Srixon Q-Star Golf Ball Review
Srixon Q-Star Golf Ball
Teacher’s Comments: Long and straight, and should appeal to mid to high handicappers, which is to say most of us. Probably not for better players.
Srixon’s new 2017 Q-Star golf ball is a two-piece ball that should have a strong appeal to the weekender who carries a mid- to high-handicap. Long and straight, the Q-Star is affordably priced at $24.99 MSRP. If you fall into the target demographic (as I do), the 2017 Q-Star is worth a try.
The new technology on the 2017 Srixon Q Star is second generation “Spinskin.” This ionomer cover, Srixon says, is designed to increase frictional forces for more greenside spin and control. But, while improving grab on short shots, it is formulated to not add spin to drives or longer irons.
There is in fact something noticeably different about the cover of the Q-Star. To the touch, the Q Star feels a little slick compared to other balls I play. I had a fleeting thought that the Q Star’s Spinskin would somehow be slippery enough to cause a ball to spin away in random directions. That turns out not to be the case at all. With driver and irons, the Q Star seems to me to have a very tight dispersion.
Reduction of slices and hooks has been a Srixon Q-Star raison d’être through its several iterations. The 2017 model doesn’t disappoint on that front.
Around the greens, the Q Star performs admirably. I have never been able to spin a ball backward, but do expect balls to check up in relatively short order. Few things in golf are more frustrating than watching an approach shot roll off the back of the green, leaving yet another chip or pitch and the necessity to one-putt for a par. The 2017 Q-Star isn’t likely to pirouette on the greens for you, but it’s not going to be a runner, either.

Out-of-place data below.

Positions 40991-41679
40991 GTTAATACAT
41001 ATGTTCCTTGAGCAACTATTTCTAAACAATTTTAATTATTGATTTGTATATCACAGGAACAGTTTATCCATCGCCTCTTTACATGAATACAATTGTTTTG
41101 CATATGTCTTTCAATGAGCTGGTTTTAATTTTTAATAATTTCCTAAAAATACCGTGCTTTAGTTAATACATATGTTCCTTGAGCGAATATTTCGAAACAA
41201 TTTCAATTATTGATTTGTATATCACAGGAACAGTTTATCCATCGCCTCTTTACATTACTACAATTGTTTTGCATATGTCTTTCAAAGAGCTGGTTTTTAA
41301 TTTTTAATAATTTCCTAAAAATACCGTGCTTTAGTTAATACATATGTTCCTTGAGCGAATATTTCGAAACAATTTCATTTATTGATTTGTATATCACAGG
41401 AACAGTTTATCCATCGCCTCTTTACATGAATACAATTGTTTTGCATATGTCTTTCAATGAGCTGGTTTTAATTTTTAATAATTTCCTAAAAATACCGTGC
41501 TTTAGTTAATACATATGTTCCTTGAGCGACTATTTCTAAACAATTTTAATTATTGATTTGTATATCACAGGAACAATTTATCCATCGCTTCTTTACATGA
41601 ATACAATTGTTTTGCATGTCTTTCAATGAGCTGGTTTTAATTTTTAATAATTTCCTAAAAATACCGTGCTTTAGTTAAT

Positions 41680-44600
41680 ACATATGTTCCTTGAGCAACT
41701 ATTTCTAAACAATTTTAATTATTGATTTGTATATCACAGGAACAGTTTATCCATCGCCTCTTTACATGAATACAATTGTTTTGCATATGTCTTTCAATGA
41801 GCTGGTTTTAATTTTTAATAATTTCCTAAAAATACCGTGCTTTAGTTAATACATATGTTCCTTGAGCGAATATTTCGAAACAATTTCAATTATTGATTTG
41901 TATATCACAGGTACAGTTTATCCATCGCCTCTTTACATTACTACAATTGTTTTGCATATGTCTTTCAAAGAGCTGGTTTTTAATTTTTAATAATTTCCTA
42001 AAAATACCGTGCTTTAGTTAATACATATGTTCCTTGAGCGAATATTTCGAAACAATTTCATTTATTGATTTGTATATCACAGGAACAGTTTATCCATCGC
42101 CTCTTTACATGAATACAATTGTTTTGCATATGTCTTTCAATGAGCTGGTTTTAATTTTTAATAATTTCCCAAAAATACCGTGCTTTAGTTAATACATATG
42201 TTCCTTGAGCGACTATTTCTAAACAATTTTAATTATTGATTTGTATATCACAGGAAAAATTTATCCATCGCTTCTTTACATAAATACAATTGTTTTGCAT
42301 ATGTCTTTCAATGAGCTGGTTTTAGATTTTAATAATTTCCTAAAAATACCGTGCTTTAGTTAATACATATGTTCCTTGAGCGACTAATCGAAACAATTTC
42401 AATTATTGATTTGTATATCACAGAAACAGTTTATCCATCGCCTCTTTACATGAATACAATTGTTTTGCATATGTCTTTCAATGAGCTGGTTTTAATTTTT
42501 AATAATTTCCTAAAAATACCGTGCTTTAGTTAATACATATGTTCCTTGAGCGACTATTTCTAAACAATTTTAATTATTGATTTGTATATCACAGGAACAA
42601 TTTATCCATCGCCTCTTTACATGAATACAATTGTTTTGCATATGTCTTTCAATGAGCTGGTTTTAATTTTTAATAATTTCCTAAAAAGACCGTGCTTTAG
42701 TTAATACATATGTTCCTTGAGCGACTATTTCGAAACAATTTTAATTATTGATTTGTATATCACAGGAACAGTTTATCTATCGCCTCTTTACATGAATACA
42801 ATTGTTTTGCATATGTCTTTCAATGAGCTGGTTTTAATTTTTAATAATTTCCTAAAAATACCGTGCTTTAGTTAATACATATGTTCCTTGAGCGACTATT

Under the Spinskin is a “Energetic Gradient Growth Core.” This, Srixon says, is a lower compression core that uses “variable stiffness to deliver better feel and exceptional distance on every shot.”
The 2017 Srixon Q-Star does indeed have a nice feel. While not coming off the club as softly as the Wilson Duo (one of my benchmark balls), it feels as though I get slightly more compression than with the Volvik Vibe (another of my benchmark balls).
For what it is worth, I have long thought that most weekenders should play a lower compression ball. The fact of the matter is that few of us are swinging with the same speed as the pros and therefore can’t compress a tour level ball the way they do. It makes no sense for me to play the ball Dustin Johnson uses. For amateurs, lower compression should yield less spin (a good thing) and a higher launch angle (another good thing) for more distance.
In terms of distance, the Q-Star performs well. Playing several rounds with the Q star at my home course, I found my ball in the usual spots off the tee and used the same clubs on the approach. What I do think, however, is that the 2017 Srixon Q-Star has less carry and more roll. I was struck by watching the ball bounce down the fairway — something I do not normally see. I can usually leave a crater on a drive on any moderately soft fairway. The same seemed to hold true for me with irons. Depending upon the course, that could be a negative. My home course has just two forced carries off the tee, and every green is open at the front, so that is not an issue. If the courses you frequent have lots of forced carries or greens fronted by bunkers, you will want to pay attention to how the Srixon Q-Star behaves for you during a trial run.
Durability for the Srixon Q-Star has been outstanding. With the balls in my bag for several weeks, I have yet to retire one due to scruffs or dings. I haven’t sent one down the cartpath, but playing in Northern Michigan, hitting trees is unavoidable.
In spite of what certain advertising campaigns will tell you, there is no one ball for every game. I like the 2017 Srixon Q-Star well enough to suggest that mid to high handicap weekenders give it a try. Get a sleeve. It just might be the ball you’ve been looking for.
The Srixon Q-Star Gofl Ball Review was published August 16, 2017.